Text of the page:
We infuse the natural world with human characteristics in an effort to understand and predict it. In doing so, we take what Dennett (1990, 1991b, 1996, 2006) has called the intentional stance. We treat something as an intentional system when we see that something as an agent with limited beliefs about the world, specific desires, and
134 Marie-Dominique Gineste and Bipin Indurkhya have argued that not only does analogy map structural relations from the source to the target domain, but also that analogy provides for the emergence of new similarities between the source and the target. They propose an interaction theory of analogy which implies a change in the representation of the object of description (the target) such that it allows for new resemblances to emerge (Gineste & Indurkhya, 1993).
111 enough common sense to do the rational thing given those beliefs and desires (2006, pp.
109-114). The intentional stance, at its core, is an effort to make the unfamiliar familiar by using an analogical model in which characteristics of the human body, particularly the mind, is projected onto objects in the world.
We shall also argue in the next chapter that this type of analogical reasoning is responsible for another curious phenomenon in myth, anthropomorphism. Through this type of reasoning, we treat not only things as having human characteristics, but we also attribute human qualities to causes of events. We often see causes of events in the world as being the result of rational actions rather than (merely) physical causation. In this way, not only can we attribute physical causes to natural events, we also claim that those events happened for a reason. We shall return to this in the next chapter.
4.5 The Transmission of Analogical Models by Myth and Ritual
Thus far we have argued that our perception of the world is structured into a negotiable rendition (as Newburg and colleagues called it) by internal representations, specifically schemas and models. These schemas and models are constrained in multiple ways, but the two most important are the way the world is and the type of body we have. We understand the world in terms of our body in two ways. First, how our body can interact with our environment: this gives us affordances and the human-body metaphor. Secondly, we make the unfamiliar familiar by projecting characteristics of our body into our environment by analogical models.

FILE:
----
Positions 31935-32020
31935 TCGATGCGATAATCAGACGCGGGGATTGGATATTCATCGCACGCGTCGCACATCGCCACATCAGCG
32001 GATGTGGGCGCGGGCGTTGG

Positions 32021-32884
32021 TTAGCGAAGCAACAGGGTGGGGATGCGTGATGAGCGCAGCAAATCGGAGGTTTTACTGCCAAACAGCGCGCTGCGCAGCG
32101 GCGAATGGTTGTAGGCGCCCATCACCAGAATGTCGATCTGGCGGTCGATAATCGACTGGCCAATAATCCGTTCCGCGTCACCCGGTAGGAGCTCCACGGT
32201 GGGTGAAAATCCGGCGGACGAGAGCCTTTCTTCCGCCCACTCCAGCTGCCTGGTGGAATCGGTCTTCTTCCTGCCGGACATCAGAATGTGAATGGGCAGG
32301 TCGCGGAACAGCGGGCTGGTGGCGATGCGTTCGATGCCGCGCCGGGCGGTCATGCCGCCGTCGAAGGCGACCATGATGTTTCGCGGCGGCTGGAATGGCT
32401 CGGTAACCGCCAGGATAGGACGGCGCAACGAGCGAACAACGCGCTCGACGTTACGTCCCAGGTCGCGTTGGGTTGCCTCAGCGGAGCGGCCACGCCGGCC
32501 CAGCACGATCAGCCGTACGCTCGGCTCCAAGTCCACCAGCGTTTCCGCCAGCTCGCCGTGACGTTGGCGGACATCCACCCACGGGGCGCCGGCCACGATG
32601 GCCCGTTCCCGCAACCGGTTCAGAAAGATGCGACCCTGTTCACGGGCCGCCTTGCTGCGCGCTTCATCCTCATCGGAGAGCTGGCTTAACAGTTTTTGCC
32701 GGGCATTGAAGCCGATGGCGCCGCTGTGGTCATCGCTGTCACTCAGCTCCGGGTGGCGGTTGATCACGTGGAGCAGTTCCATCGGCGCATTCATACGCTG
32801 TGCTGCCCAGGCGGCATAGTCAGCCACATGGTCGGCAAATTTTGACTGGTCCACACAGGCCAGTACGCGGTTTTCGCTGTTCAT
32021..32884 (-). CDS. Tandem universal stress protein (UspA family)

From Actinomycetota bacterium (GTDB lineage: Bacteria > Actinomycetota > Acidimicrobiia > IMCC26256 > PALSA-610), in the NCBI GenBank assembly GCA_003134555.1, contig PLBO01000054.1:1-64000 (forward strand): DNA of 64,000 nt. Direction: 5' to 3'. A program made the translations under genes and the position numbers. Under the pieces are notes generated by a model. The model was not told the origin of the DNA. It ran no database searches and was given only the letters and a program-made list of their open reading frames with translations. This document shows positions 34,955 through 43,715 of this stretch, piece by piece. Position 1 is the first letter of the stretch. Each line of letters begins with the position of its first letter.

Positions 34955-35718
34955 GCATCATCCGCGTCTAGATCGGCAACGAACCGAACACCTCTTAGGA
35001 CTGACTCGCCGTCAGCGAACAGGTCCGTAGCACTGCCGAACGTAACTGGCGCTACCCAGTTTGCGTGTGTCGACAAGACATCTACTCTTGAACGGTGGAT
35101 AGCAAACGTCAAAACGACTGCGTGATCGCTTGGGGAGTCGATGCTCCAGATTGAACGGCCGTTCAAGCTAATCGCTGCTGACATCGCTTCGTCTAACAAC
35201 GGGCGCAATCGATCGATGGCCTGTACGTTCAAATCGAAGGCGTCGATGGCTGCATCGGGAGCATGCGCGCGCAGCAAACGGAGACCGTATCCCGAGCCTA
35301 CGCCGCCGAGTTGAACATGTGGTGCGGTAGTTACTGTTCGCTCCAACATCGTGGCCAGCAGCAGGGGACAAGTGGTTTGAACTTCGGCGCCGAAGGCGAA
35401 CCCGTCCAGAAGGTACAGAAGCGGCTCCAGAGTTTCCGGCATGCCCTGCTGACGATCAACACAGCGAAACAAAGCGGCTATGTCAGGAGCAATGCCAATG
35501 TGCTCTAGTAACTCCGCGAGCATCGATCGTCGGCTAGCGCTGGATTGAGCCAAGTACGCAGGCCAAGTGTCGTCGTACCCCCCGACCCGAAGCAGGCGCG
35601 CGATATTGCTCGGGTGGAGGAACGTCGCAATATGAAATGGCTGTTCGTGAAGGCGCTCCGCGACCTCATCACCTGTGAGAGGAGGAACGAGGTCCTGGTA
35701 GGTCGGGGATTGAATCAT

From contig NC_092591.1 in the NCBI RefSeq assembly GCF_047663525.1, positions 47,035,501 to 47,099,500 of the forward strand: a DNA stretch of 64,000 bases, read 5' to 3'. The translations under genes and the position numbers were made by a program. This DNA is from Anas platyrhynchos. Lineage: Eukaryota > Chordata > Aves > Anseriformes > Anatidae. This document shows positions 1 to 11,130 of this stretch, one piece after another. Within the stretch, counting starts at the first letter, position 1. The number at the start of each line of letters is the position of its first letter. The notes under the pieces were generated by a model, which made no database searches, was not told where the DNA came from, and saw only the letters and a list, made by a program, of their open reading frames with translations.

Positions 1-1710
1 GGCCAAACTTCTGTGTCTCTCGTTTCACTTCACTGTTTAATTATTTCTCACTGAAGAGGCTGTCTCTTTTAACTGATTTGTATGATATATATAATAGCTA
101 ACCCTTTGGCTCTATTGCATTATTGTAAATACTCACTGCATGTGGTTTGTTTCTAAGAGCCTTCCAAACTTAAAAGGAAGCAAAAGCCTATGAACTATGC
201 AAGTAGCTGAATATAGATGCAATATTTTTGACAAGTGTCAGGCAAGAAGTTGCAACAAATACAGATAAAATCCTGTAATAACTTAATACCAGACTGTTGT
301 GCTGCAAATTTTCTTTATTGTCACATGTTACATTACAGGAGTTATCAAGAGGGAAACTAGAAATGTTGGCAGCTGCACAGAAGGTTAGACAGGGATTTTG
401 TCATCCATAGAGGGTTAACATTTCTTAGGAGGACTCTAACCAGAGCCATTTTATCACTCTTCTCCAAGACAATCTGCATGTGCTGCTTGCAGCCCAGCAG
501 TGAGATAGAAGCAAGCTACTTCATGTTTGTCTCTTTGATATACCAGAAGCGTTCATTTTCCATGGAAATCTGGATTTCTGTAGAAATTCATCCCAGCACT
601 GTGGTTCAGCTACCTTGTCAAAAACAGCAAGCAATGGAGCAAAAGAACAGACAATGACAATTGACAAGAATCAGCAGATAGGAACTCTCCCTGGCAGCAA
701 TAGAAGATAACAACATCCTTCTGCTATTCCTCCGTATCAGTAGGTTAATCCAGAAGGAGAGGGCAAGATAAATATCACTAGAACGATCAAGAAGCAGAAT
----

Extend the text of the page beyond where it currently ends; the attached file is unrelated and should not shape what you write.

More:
We have also argued that culture plays a large role in forming and constraining some of internal representations, particularly our intentional and social affordances.
Our concern now will be how culture can play this role. We shall argue that culture exploits cognitive processes already present in the human mind to transmit cultural models to the individual.135 Further, we shall argue that myth and ritual are especially well suited for this transmission of models.
Culture plays a significant role in determining which regularities and invariants humans track in their environments. It achieves this function in three ways; imprinting, social learning, and imitation (simulation). Dennett (2006, pp. 128-131) argues that cultural imprinting, beginning at birth by parent-offspring transmission, plays a powerful role in what we track in our natural and cultural environments. Some reliable environmental regularities are transmitted from generation to generation by social learning. We have been designed, through natural selection, to pay careful attention to, and to imitate, our early caregivers’ facial expressions, intentional movements, interactions with others, and to defer to their authority. These behavioral traits do not end in childhood, but rather are also activated throughout our lives in response to others whom we hold as authority figures. We have mechanisms especially suited to both the reception and delivery of information about our environment from and to our conspecifics (Tomasello, 1999, Chapter 3).
135 For pedagogical purposes we will treat culture with the intentional stance. We wish to avoid a direct discussion of the ontological status of culture itself inasmuch as it is beyond the scope of this thesis. 113
To understand further how imprinting, social learning, and imitation work together in myth and ritual will require that we take a brief digression into child’s play.